Far Better Than a Water Jar

Far Better Than a Water Jar March 14, 2020

Having met Jesus, she now carries eternal life instead of a water jar.
“The Woman of Samaria at the Well,” by J. Tissot. Brooklyn Museum / Public Domain.


John 4:5-42, for Mass on the Third Sunday of Lent


The savior of the world says salvation is from the Jews.

Today in his Gospel the savior is traveling.

He, a Jew, is passing through the territory of the Samaritans, who, like the Jews, are offspring of Jacob.

However, since the Samaritans had long ago intermarried with pagans, the Jews held their Samaritan kin to be both half-breeds and heretics.

The Gospel tells us Christ, a Jew, is tired from his journey, and sat down at Jacob’s Well, just outside the Samaritan town of Sychar.

A townswoman fetching water finds Christ at the well.

She doesn’t know he has already searched through her soul.

He already knows she has been married to five men, and that she is now living outside marriage with a sixth man.

She, and later her townmates, end up giving Christ a series of titles, with each title being more important than the one before it.

  • A Jew.
  • A man greater than our father Jacob.
  • A prophet.
  • The Messiah, which means anointed.
  • Lastly:  the savior of the world.

However, this rising water of growing glory that the Samaritan townsfolk give to Christ also shows what is going on in their souls.

The water of the Spirit, faith, and salvation has already begun flooding the souls of the town and welling up to eternal life.

At this time of year, many persons are now preparing to fully enter the Church this coming Easter through the saving sacraments of the Baptismal Water, the Confirming Oil of the Anointed One, and the Holy Eucharist of the Savior of the world.

Today’s Gospel reading has belonged since of old to this third Sunday of Lent.

Led by the Spirit, the Church chose this reading to teach those who were receiving their last purifications and lessons before receiving the sacraments at Easter.

We who are already baptized will renew the vows of our Baptismal Faith on Holy Saturday Night and a few hours later on Easter Sunday Morning.

We who are already baptized and anointed as members of the Eucharist of Christ— we use the purifications and penances of Lent to prepare for our renewal at Easter.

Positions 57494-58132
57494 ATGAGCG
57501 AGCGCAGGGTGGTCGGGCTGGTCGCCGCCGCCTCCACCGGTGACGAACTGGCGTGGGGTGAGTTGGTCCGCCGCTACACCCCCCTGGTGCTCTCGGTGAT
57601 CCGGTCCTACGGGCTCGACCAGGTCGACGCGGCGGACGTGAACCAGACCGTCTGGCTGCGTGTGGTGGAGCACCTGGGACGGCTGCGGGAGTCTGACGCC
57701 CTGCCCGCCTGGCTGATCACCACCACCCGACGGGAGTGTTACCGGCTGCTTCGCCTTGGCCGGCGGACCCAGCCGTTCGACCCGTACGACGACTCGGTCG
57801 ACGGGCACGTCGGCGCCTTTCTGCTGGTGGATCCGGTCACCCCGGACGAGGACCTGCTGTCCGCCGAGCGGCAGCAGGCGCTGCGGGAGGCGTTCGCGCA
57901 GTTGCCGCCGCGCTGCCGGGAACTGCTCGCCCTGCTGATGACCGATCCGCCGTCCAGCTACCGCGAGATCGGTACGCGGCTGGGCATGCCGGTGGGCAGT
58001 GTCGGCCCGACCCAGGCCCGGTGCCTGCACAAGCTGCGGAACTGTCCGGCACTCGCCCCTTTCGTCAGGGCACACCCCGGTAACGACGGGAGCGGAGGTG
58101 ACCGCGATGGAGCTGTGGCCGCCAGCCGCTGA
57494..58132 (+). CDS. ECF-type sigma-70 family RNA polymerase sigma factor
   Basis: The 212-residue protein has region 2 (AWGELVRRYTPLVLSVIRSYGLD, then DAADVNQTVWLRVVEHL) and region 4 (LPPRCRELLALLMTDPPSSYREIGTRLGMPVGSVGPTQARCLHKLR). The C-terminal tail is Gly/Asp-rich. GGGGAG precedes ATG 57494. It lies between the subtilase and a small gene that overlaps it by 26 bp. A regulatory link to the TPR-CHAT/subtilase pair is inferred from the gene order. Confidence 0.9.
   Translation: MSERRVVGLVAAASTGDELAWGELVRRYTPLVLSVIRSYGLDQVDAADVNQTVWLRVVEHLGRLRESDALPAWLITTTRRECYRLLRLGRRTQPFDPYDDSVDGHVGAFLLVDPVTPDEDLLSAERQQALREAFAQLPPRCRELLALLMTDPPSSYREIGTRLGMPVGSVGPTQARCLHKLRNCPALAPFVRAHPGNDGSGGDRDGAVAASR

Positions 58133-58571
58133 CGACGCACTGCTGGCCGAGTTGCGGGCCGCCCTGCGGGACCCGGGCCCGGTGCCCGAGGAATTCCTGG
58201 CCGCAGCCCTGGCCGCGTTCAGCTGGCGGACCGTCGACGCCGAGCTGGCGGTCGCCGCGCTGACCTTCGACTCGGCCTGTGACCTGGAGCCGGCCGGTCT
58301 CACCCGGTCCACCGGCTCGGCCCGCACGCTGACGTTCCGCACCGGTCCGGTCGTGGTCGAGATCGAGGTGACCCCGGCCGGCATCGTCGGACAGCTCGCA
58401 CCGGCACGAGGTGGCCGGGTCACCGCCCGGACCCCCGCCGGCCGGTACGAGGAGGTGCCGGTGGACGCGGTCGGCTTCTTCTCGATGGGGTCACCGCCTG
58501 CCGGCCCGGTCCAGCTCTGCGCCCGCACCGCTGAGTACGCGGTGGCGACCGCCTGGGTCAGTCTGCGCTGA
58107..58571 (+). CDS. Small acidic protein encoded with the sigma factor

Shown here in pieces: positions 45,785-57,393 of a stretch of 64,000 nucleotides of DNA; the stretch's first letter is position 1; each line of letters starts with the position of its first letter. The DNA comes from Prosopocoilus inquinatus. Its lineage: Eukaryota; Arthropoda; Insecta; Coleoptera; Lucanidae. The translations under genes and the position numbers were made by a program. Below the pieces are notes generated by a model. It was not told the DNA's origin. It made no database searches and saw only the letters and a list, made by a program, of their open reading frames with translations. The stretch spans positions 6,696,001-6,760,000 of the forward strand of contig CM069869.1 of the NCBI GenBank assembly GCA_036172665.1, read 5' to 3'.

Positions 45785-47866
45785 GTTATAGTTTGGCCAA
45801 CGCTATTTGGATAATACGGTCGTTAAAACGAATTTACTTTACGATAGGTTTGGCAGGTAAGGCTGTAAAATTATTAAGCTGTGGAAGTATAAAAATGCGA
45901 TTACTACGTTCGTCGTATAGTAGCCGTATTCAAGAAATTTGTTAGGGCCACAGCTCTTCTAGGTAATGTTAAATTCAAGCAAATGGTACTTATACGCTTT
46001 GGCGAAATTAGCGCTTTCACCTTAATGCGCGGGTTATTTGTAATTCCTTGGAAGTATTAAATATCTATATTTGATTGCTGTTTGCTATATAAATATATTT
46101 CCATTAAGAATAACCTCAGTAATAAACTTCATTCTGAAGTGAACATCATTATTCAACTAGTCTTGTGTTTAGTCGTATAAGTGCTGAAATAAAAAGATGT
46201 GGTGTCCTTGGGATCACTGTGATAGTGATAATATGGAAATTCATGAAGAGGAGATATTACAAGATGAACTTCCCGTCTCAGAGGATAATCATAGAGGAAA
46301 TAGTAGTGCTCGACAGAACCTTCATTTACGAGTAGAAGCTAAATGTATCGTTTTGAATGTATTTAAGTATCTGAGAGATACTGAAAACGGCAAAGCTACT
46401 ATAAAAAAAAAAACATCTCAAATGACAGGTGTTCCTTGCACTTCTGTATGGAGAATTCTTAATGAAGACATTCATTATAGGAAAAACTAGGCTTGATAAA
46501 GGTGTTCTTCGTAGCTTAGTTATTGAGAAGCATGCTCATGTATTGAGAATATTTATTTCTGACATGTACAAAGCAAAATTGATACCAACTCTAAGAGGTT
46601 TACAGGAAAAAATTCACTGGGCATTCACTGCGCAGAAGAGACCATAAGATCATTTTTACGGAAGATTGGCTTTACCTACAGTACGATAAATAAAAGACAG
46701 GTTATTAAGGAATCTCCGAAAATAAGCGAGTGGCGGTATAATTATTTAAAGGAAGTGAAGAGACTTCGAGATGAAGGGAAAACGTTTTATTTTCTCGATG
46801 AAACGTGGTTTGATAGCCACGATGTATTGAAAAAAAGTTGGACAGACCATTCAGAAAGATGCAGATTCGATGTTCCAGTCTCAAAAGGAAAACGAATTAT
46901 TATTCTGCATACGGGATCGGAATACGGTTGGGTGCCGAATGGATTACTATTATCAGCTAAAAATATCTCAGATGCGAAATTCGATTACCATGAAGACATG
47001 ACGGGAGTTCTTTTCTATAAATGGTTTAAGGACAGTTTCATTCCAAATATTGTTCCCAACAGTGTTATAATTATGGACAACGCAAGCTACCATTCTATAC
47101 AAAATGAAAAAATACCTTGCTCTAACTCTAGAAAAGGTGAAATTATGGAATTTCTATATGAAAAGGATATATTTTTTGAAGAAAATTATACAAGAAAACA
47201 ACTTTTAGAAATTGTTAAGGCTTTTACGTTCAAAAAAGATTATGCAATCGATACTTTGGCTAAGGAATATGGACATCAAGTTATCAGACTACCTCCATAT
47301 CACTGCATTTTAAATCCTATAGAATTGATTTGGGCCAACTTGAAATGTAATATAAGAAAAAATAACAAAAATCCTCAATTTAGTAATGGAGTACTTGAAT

Through today’s Gospel, God reminds us of what we have received and continue to receive in faith, the sacraments, worship, prayer, and the practice of all the virtues.

In Christ, God the Son, we receive God the Spirit who waters us with holiness and eternal life as children of God the Father.

Easter, the Resurrection of Christ, brings all of that to us.

In his “rule-book” for monks, St. Benedict wrote that Lent is a time to offer up willingly more than the usual in our service of God.

St. Benedict urged us to carry out our Lenten sacrifices with the joy of the Holy Spirit and look forward to the Resurrection, to Easter, with the joy of spiritual longing.

Today, the Lord’s Day, we come out of the towns of our daily lives to this rock that is the risen Christ, the altar of Christ, and the well of Christ.

We need to let our own thirst for blessing and joy grow by our faith that Christ whom we eat and drink is himself the bottomless well of the Spirit leaping up to the Father in unending life.

The Gospel is careful to tell us that the woman at the well today, after acknowledging her sins, left her water jar.

Leaving it meant she hurried easily into the town to tell the people of Christ.

It also meant she was not hauling water for her live-in boyfriend— the SIXTH man she had lived with after FIVE husbands.

Now, instead of the boyfriend, she now has the everlastingly better gift of God in Christ, the SEVENTH man in her life— the only One who would not use her.

Rather, Christ would free her to leap up to eternal life.

The woman left her water jar and went into the town to tell of the wonders of Christ.

The wonders of Christ, the joy of the Spirit, the Father’s home, and eternal life are already ours as long as we confess our sins, and leave behind whatever cannot compete with the Savior of the world.

He is waiting for us at the well.

He is waiting for us at the altar.

Turn. Love. Repeat.

A link to some remarks I’ve made here and there: Disease, Social Distancing, Limitations on Celebrations of the Eucharist at Mass.

Dear Readers of “Turn. Love. Repeat.”

California where I reside had a new law go into effect on January 1, 2020. California Assembly Bill 5 forbids freelance writers, editors and photographers from providing more than 34 content submissions to a media organization per year unless the organization hires the freelancer as a salaried employee. Patheos is a media organization, and I am a freelancer. So now I must limit my posts to 34 per year, or 1 post about every 10 days.

So as not to exceed my legal limit, between my postings here at Patheos I will publish my “extra” pieces at my personal blog, Monk Notes.

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